If you ever get discouraged and start feeling like your career is a constant work in progress and that you’ll never “arrive,” dive into how some of the world’s most successful people started out.
Not only did some of the thought leaders and history-makers of today come from very humble beginnings, but their diverse backgrounds prove that there is no single path to success.
Their stories show that you can overcome the odds — even when systemic issues are stacked against you — and make it big. Really big. The type of big that changes the world and paves the way forward for others. The type of big that brings profound career fulfillment.
Most importantly, learning about the journeys of highly successful people will also remind you that there is no such thing as arriving at your destination, as cheesy as that sounds. It’s about embracing the sometimes surprising twists and turns that your career throws at you and getting out of your comfort zone while continuously learning and growing.
Ready to get inspired? Here’s how the likes of media mogul Oprah Winfrey, inventor Kavita Shukla and founder Cesar R. Hernandez started their own roads to success.
1. Oprah Winfrey
Her grandmother, who raised her (Winfrey is the daughter of a teen mom), hoped that she would grow up to make a decent living as a domestic worker: “I just hope you get some good white folks when you grow up, treat you right, treat you nice,” she told her. Instead, Winfrey went on to become one of the wealthiest people in the world.
So how did she start her career? By winning a beauty pageant hosted by a local radio station. Someone noticed her intonation and asked her to read a news report on tape. She was so good at it they offered her a part-time job.
2. Marvin Ellison
Marvin Ellison is the CEO of retail giant Lowe’s. He has been spearheading a massive turnaround within the organization and been outspoken about the responsibility of leaders in today’s social climate.
But way before building such an impressive resume and experiencing a career turning point by becoming the CEO of JCPenney (his last role before Lowe’s), Ellison was a security guard at Target.
3. Tony Robbins
Tony Robbins, one of the world’s most prominent self-help gurus and coach to the stars, didn’t have it easy growing up. He left his abusive household at 17 and struggled to make ends meet while keeping his eyes on the prize: the billion-dollar empire he would one day create.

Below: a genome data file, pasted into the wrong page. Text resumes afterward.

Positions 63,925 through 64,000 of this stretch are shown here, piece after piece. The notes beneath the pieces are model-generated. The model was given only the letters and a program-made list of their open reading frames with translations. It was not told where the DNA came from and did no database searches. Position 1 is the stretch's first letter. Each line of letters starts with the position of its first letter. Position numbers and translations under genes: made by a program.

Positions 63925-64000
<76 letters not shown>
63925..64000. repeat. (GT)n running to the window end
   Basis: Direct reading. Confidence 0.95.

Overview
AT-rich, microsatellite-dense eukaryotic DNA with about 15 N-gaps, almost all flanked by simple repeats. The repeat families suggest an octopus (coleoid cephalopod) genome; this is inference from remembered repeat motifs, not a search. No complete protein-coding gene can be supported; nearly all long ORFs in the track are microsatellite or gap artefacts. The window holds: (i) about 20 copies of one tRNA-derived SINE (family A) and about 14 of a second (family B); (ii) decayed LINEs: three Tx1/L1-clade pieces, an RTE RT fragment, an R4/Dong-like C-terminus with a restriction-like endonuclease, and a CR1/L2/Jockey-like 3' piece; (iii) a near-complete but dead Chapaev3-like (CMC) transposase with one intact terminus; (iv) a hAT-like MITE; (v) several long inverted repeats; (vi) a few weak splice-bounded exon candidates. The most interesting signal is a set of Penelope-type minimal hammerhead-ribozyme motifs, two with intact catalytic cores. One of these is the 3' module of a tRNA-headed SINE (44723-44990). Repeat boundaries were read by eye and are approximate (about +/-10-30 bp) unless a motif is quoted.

One of his first jobs was working as a janitor. “I used to work as a janitor and I picked that job not because I like janitoring but because I could do it literally from 10 to 2 in the morning,” Robbins told CNBC.
He made the best of it by listening to music while completing his tasks and using the flexibility that the job allowed for — he was paid for results and not by the hour — to feed his mind, learn and think.
3. Alexandra Ocasio-Cortez
History-making Congresswoman Alexandra Ocasio-Cortez has been vocal about her humble beginnings growing up in the Bronx. She lost her dad as a teenager, helped her mom clean homes to make a living and lived from paycheck to paycheck during most of her twenties.
She was introduced to the world of politics in college while interning for Massachusetts Senator Ted Kennedy’s office. After graduating from Boston University with a degree in economics and international relations, she worked at an educational non-profit while bartending on the side.
4. Kavita Shukla
Kavita Shukla is the CEO of Fenugreen, the company behind FreshPaper, a tech product that keeps fruits and veggies fresh for longer periods of time.
So how did this inventor start her career? Accidentally. At 13, she drank tap water at her grandmother’s home in India, which is highly unsafe. Her grandma gave her a homemade natural remedy made of herbs and spices, which Shukla ended up experimenting within a middle-school science project.
She discovered her grandmother’s concoction was actually a potent inhibitor for bacterial growth and went on to create her revolutionary product a few years later — she was only in high-school.
5. Cesar R. Hernandez
By the age of 21, Omni Public founder Cesar R. Hernandez had been arrested six times on wrongful charges. Growing up in South Brooklyn as a BIPOC, he experienced police brutality and poverty.
“I am persistent in my mission to prove that a BIPOC entrepreneur from Brooklyn, N.Y. can survive, make it out alive, and thrive. I am persistent because I am a catalyst for change and serve as an example to young BIPOC entrepreneurs that our future is not defined by statistics or our current environment, but instead by our ambitions,” he told Forbes.
Before creating the public affairs firm that now represents the likes of Tesla, Ford, HyperloopTT, Bird, Hernandez started his career working with youth. As a community organizer, he acted as a liaison between the University Area Community Development Corporation (UACDC) and law enforcement.
6. Mark Cuban
Shark tank star and self-made billionaire Mark Cuban picked up a lot of his business sense working odd jobs as a teenager.
“I sold garbage bags door-to-door when I was 12 years old because my dad told me the only way I could get new basketball shoes was if I had a job,” he shared in a 2019 episode of GQ’s “Actually Me.”
From working as a box boy to laying carpet and slicing meat at a deli, Cuban was always eager to get his hands dirty and find clever ways to earn money. After years of trying different jobs and only finding satisfaction in entrepreneurial pursuits, he made it big by creating and selling his first computer consulting company for $6 million.